Am I contributing to this measly statistic?

“Learning to Speak God From Scratch” not only shed light on the ever-evolving role of religion and faith in our culture but also led me to do a gut check. His Word is life, and speaking life through His name is exactly what I want to do on a regular basis.

 

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“I think that to achieve true adulthood is to understand the simplicity of things. We’re locked in a funny arc, most of us, in terms of what we know. When you’re goony and fourteen years old you think the most important thing in life is love. . Then you mature, become more sober and thoughtful, and realize the most important thing in life is achieving, leaving your mark – making breakthroughs in the field of science, or winning an Academy Award in recognition of a serious body of work, or creating security for yourself and your family through having a good house and sending your kids to good schools. . And then you get old and realize… that the most important thing in life IS love. Giving love to others and receiving it from God. All the rest, the sober thoughtful things, are good and constructive… but LOVE IS THE THING. The rest is just more or less what you were doing between fourteen and wisdom.” – Peggy Noonan (📸: @zedkolk) . . . #brooklyn #nyc #quotes #quotestoliveby #quotesaboutlife #quotestags #mondaymotivation #monday #mondaymood #mondaymorning #peggynoonan #lovequotes #loveyourself #love #success #successquotes #successfulpeople #successtips #work #career #family #familymatters #inspirationalquotes #inspiration #inspiringquotes #adult #adulthood101 #adulthood #growingup #newyork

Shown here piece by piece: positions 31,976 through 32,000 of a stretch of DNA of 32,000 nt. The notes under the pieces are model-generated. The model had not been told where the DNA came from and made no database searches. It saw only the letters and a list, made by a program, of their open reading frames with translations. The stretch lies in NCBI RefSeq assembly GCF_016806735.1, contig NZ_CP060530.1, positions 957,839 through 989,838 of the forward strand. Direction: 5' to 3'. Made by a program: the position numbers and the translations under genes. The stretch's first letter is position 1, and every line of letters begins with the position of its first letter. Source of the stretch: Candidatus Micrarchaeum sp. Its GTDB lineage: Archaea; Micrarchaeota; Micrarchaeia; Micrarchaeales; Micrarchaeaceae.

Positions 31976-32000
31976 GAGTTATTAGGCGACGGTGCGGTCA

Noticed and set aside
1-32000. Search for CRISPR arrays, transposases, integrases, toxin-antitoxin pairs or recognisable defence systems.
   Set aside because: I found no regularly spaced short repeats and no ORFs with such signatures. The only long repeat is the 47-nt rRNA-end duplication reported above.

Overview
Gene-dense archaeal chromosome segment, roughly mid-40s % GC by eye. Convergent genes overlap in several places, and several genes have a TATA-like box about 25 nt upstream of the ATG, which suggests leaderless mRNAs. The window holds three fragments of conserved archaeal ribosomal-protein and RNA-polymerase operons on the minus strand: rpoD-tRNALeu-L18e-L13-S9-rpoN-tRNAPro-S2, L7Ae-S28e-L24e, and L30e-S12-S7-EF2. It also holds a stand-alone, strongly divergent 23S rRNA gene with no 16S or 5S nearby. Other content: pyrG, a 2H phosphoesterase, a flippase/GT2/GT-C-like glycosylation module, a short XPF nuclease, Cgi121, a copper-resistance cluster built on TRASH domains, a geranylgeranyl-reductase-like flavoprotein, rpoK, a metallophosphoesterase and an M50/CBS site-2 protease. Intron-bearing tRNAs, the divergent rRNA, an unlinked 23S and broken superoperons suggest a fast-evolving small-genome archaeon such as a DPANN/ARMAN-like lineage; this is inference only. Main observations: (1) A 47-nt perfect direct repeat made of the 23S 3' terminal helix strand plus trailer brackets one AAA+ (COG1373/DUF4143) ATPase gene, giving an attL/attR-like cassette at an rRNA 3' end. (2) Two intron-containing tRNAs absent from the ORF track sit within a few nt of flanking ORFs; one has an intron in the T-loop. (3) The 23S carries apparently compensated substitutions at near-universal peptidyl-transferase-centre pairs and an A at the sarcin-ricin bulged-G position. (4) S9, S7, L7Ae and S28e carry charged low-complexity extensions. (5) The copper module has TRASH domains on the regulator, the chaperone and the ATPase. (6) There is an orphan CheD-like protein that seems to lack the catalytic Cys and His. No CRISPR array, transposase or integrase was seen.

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Despite the truth of fewer conversations being had regarding God and religion, there is a light at the end of this book’s tunnel that Merritt encourages we see and follow. Though isn’t there always a light when discussing our Savior? Merritt reminds readers that the first and crucial step toward learning to speak God from scratch, and continuing to speak of God on a regular basis, is to revive the vocabulary of faith.

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We must be willing to endure setbacks, and we must be willing to take risks so that we can spread the Word of the God, hear the Word of God and live the Word of God, ultimately embracing the One who inhabits these discussions. “If you decide to say yes—not denying the obstacles but believing that the struggle is worthwhile—you’ll fling open the door to spiritual possibility.” Thank you, Jonathan Merritt, for these words which truly permeated my heart. I will certainly keep the fires of sacred speech burning bright.